Friedenstag Sawallisch.jpgListen to: Wolfgang Sawallisch, 1988, with Bernd Weikl, Sabine Hass, Jaako Ryhänen, and Jan-Hendrik Rootering.  EMI.  A fine cast, clear orchestration, and apparently more complete than Giuseppe Sinopoli’s 1999 Deutsche Grammophon recording.

Fans of archival recordings may want to check out the 1939 Vienna recording, starring the original Kommandant (Hans Hotter) and Maria ( Viorica Ursuleac).


Die lustigen Weiber von Windsor – Otto Nicolai


Komisch phantastische Oper in 3 Akten

By Otto Nicolai

Libretto: Salomon Hermann Mosenthal

First performed: Königliches Opernhaus, Berlin, 9 March 1848

For more information about the opera, see the dossier.



The opera is based on Shakespeare’s Merry Wives of Windsor.  Frauen Fluth (Mrs Ford) and Reich outwit Sir John Falstaff, who sent them love letters in a plot to wheedle money out of them.  They trick Falstaff into hiding in a laundry basket, then throw him into the Thames.  They trick him into disguising himself as an old woman, and Herr Fluth beats him.  Their plots are complicated by Fluth’s jealousy and the Reichs’ daughter Anna and her three suitors.  At the end, the townsfolk of Windsor all trick Falstaff, disguised as Herne the Hunter, and pinch him until he repents.  Then, all friends again, they go off and have dinner.



The Merry Wives of Windsor, a commission for Elizabeth I, who wanted to see Sir John in love, is generally regarded as one of Shakespeare’s weakest plays, but it’s proved irresistible to opera composers.  Salieri, Verdi, Balfe and Vaughan Williams all adapted it.  It has a jolly fat man (ideal for a buffo bass), two clever women who run rings around everybody else, a jealous husband, a couple of young lovers, disguises, cross purposes, and a happy ending.  There’s plenty of action, even if not always of an elevated kind (a fat man in drag being cudgeled), while the scene with the fairies at Herne’s Oak by moonlight gives any musician worth his salt an excuse for Romantic scene setting.  And it can also be very funny.  (The malapropisms, double entendres about Latin grammar, and French and Welsh mangling of English were probably funnier for Elizabethan audiences, but it also shows that the Bard was no highbrow.  What other Shakespeare comedy has so many jokes about bodily fluids and functions?  With a tribute to Good Queen Bess as queen of the fairies thrown in.)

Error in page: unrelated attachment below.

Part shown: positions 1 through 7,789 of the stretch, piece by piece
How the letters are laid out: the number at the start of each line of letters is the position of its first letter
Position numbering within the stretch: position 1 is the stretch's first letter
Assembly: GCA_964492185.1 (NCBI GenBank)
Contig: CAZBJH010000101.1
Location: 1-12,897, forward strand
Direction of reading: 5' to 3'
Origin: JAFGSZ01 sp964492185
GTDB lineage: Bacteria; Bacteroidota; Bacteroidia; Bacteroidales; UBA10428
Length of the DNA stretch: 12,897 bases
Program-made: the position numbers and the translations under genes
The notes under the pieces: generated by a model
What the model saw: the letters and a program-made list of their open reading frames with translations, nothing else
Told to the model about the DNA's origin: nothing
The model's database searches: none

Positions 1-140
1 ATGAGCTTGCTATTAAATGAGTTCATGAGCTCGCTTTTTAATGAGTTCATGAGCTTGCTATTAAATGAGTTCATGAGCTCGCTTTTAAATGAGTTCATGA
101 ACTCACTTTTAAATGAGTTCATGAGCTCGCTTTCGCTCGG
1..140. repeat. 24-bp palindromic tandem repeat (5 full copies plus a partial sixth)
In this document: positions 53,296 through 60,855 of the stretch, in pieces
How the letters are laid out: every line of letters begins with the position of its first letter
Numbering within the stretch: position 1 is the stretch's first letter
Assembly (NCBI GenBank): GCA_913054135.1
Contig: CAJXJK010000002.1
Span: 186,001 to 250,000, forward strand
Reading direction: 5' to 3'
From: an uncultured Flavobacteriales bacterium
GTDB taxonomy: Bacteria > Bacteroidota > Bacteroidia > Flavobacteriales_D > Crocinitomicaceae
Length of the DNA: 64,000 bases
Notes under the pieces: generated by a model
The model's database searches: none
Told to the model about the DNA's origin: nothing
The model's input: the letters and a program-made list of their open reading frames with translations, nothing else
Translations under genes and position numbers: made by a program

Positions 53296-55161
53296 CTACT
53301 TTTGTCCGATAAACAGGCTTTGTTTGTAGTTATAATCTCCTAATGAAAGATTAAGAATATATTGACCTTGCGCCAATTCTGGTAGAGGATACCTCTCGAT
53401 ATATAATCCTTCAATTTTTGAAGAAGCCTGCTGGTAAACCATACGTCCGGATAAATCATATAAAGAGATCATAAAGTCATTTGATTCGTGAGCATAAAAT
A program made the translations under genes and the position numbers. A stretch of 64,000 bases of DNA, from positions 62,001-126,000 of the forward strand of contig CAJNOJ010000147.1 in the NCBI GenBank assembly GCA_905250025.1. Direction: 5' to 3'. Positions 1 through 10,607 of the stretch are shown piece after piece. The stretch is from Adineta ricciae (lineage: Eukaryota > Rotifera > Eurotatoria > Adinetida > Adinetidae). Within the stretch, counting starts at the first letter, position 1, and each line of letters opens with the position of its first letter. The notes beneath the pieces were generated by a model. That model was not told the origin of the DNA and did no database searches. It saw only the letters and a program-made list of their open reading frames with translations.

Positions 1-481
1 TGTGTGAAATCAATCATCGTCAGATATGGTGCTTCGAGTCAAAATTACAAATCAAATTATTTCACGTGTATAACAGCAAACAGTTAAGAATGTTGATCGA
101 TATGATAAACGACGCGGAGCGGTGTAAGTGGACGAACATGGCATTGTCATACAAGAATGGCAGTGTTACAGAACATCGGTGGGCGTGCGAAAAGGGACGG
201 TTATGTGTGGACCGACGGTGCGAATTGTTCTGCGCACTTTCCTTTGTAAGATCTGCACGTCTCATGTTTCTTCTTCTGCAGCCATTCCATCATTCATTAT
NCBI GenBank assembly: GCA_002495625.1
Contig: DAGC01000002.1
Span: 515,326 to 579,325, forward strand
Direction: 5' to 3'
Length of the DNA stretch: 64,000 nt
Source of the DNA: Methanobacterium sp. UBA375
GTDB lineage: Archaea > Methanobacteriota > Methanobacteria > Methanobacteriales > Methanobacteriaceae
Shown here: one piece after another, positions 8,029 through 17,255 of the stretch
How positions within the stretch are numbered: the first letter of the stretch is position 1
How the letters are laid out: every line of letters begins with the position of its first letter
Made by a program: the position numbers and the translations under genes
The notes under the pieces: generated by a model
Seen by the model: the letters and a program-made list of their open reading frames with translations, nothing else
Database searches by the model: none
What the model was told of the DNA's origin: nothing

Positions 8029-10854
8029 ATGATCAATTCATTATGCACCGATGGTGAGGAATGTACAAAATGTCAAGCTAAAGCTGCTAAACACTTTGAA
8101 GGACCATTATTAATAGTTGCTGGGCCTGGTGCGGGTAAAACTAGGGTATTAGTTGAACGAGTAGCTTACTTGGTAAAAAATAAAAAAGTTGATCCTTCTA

Otto Nicolai’s version is a delight.  His opera is best known for its exhilarating overture, once a standard of the concert hall, but his version – a German Singspiel, a mixture of spoken text and opera singing – has plenty to offer.  Nicolai’s treatment of the busy, bustling plot is high-spirited and tuneful.  The farcical action provides plenty of opportunity for ensembles and duets, while the young lovers’ subplot provides the lyrical, sentimental interest – the heart to the comedy.

Nicolai had an obvious talent for extended musical set pieces.  The Act I finale (the laundry basket scene) runs to 18 minutes and 6 scenes; it begins with a duet, turns into a trio, and brings a large cast offstage and then back on again for an impressive ensemble.  Mozart would approve.


A later number (#7) comprises a scene, a gracious romance, a lovers’ duettino, and a quartettino as the two other suitors watch jealously from behind bushes.  Frau Fluth (the lead of the merry wives) has a vivacious aria, a brilliant piece that shows off the singer’s voice, with elaborate Italianate runs, while Frau Reich’s ballad about Herne the Hunter is a darkly Romantic piece, moodily accompanied by the horns.

There are moments of pure beauty, too.  The Mondchor (Moon Chorus) “O susser Mond!” that launches the final scene is breathtakingly lovely.  As the moon slowly rises, the violincellos and basses play a phrase, the horns and bassoons join them, with a regular drumbeat holding the music together.  A clock strikes midnight in the distance.  Nicolai knew the worth of this music; he used it to open the overture.  The forest scene is enchanting; it’s in the line of German Romantic opera with its heroine dressed as Titania and two men disguised as Herne the Hunter.  It ends in a really brilliant ensemble as the “spirits” pinch Falstaff.

This was Nicolai’s last opera; he died of a stroke two months after the opera’s premiere.


Norman Foster’s film, directed by Georg Tressler, and written “with the reluctant assistance of Shakespeare”.  It is heavily cut, and sung in (often Teutonic or Slavic-accented) English, but it’s an agreeable comedy, full of energy and colour, and often attractive to watch.  There are nods to Breughel and other Flemish masters; the ballerina Rosella Hightower dances the overture; and the forest scene is imaginatively staged; the villagers’ makeshift costumes for the spirits look like giant walking pumpkins, bird-headed men, or strange buckets, like a Hieronymus Bosch painting come to life.  Foster makes a ferociously genial Falstaff, while Colette Boky is a delight as Mrs Ford: sensuous with a smile, and gleefully running rings around both the knight and her husband.  She’s very fetching as she sings her aria while having a bath.  “The Merry Wives of Windsor are amply endowed” indeed!

Recommended recordings:

Klee Weiber Windsor.jpgBernhard Klee, 1976, with Edith Mathis, Hanna Schwarz, Kurt Moll, Bernd Weikl, Siegfried Vogel, Peter Schreier, and Claude Dormoy, with the Staatsoper Chorus and the Berlin Staatskapelle (Deutsche Grammophon)

Rafael Kubelik, 1978, with Helen DKubelik Windsor.jpgonath, Karl Riddersbusch, Wolfgang Brendel, and Lilian Sukis, with the Bavarian Radio Chorus and the Bavarian Radio Symphony Orchestra (Decca).